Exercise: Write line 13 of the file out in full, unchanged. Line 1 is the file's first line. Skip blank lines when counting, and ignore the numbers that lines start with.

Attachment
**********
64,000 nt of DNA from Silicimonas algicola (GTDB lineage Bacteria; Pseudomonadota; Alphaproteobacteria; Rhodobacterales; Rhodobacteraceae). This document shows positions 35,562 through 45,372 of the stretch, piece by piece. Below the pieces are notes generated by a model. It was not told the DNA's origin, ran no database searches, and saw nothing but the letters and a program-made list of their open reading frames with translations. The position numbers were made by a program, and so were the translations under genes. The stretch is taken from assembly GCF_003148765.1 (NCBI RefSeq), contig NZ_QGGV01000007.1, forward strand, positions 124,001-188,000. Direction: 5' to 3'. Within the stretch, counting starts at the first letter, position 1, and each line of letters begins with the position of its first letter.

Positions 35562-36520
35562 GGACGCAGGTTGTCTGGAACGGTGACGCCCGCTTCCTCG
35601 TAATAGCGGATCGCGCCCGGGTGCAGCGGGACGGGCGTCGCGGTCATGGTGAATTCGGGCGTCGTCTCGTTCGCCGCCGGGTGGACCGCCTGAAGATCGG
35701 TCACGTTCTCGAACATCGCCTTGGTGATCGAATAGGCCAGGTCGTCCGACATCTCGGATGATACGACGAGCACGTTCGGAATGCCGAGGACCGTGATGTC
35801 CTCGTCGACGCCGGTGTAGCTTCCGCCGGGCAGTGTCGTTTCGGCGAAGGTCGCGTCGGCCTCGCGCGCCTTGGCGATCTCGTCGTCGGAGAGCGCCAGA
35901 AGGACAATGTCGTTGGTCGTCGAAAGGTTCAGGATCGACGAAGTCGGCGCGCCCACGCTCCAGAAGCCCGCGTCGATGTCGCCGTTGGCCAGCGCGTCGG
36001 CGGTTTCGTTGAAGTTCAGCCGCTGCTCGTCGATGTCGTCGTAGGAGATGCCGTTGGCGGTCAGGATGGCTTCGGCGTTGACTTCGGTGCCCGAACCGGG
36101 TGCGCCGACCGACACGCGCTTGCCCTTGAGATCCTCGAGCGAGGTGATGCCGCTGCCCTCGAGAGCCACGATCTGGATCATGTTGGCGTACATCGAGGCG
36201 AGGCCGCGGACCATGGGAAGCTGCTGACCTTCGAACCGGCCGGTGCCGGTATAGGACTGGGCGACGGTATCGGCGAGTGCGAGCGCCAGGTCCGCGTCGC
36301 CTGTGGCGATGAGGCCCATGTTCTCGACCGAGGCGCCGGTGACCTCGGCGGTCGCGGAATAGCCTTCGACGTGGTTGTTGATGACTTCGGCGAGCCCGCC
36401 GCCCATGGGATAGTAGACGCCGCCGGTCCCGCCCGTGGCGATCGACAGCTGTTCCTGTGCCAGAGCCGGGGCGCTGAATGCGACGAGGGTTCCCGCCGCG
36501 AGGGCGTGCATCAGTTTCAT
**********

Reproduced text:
36501 AGGGCGTGCATCAGTTTCAT